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UBC Theses and Dissertations

Going through the 'roof' : spatial price diffusion and the ripple effect in the Vancouver housing market Grigoryeva, Idaliya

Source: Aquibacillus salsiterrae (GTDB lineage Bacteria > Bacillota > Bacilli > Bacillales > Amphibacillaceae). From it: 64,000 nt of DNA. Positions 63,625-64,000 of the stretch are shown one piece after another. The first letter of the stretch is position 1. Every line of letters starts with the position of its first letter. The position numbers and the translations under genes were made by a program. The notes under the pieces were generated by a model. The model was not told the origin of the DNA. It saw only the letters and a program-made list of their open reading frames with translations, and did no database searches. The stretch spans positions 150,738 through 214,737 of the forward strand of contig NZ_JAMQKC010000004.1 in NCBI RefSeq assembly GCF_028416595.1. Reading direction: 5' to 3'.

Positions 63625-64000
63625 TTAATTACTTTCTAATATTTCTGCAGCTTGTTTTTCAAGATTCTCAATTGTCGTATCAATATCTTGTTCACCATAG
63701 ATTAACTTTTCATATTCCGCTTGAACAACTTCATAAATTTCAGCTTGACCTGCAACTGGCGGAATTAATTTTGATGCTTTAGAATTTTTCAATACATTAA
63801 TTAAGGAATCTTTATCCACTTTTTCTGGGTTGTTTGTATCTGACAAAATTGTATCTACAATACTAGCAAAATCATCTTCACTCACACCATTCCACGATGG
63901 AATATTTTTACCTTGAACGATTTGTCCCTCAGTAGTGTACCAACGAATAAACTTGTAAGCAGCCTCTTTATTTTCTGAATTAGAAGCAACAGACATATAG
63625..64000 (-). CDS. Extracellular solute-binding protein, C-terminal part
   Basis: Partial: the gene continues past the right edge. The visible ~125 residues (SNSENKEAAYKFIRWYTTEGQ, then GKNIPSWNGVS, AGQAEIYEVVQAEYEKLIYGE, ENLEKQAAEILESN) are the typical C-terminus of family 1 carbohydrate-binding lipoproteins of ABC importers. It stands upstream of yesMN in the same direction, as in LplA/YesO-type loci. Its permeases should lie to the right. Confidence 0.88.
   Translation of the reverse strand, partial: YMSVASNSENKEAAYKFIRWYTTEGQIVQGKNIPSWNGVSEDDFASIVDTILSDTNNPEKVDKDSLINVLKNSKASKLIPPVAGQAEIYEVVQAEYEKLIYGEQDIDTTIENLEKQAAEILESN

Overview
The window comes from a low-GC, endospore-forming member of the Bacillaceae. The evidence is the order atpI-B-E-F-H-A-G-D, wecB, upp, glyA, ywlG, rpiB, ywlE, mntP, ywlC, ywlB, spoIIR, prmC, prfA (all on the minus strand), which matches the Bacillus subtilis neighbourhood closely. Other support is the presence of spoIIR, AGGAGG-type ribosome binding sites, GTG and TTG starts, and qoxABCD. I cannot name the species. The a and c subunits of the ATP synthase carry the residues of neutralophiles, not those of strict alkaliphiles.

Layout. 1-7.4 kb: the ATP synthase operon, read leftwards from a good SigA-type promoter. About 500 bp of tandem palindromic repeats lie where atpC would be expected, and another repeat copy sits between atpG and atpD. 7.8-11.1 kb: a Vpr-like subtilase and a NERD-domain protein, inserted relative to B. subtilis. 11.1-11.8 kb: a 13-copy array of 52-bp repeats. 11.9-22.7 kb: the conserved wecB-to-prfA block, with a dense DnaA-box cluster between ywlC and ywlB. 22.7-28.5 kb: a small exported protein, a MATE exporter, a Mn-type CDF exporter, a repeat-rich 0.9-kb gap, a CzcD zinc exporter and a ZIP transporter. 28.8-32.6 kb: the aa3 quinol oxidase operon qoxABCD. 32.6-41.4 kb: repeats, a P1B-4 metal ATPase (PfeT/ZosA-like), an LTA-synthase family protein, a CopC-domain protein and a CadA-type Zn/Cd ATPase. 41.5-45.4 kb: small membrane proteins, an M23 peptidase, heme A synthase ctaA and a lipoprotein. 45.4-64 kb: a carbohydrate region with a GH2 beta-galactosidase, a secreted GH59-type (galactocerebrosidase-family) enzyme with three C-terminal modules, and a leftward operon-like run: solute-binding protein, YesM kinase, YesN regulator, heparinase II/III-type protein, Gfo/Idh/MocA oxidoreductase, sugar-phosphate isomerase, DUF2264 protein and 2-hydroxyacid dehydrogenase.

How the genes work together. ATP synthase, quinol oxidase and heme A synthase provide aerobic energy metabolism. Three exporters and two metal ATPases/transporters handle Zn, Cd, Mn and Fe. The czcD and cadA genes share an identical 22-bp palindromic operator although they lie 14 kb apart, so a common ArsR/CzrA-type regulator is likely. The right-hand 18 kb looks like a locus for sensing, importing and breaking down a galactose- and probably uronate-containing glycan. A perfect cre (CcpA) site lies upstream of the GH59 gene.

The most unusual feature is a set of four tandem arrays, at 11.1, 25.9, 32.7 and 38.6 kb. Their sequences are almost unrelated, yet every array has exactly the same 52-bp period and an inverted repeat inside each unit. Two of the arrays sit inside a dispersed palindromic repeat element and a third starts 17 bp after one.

The housing market in Vancouver is the most unaffordable in North America. Although extensive research has been done on price drivers and general trends, there is little understanding of how the price increases spread out through Metro Vancouver. To better understand the spatial spread effects in the local housing market, this study quantitatively examines spatio-temporal price diffusion by mapping price changes for detached houses over the last decade across the metropolitan area. Using median selling prices for single-family homes, additional measures of volatility and cycles of price peaks and troughs are constructed to identify spatial price diffusion patterns. Volatility and break-point analysis is supported by cross-correlation estimates of interconnectedness between non-central price dynamics and the price changes in the metropolitan center, where new price impulses arrive. Finally, multiple linear regressions for price changes in both central and non-central regions are estimated in several specifications: individual equations by municipality and a joint panel data equation for 15 non-central municipalities. Both specifications, as well as estimation methods (OLS and fixed effects), indicate the presence of a ripple effect from the highest-priced central regions (Vancouver West and West Vancouver) to the peripheral suburban regions up to Abbotsford and Mission in the Fraser Valley with the result being robust for both monthly and quarterly data. The ripple effect is observed across contiguous and non-contiguous areas making the entire Greater Vancouver area susceptible to price shocks that occur at the center.

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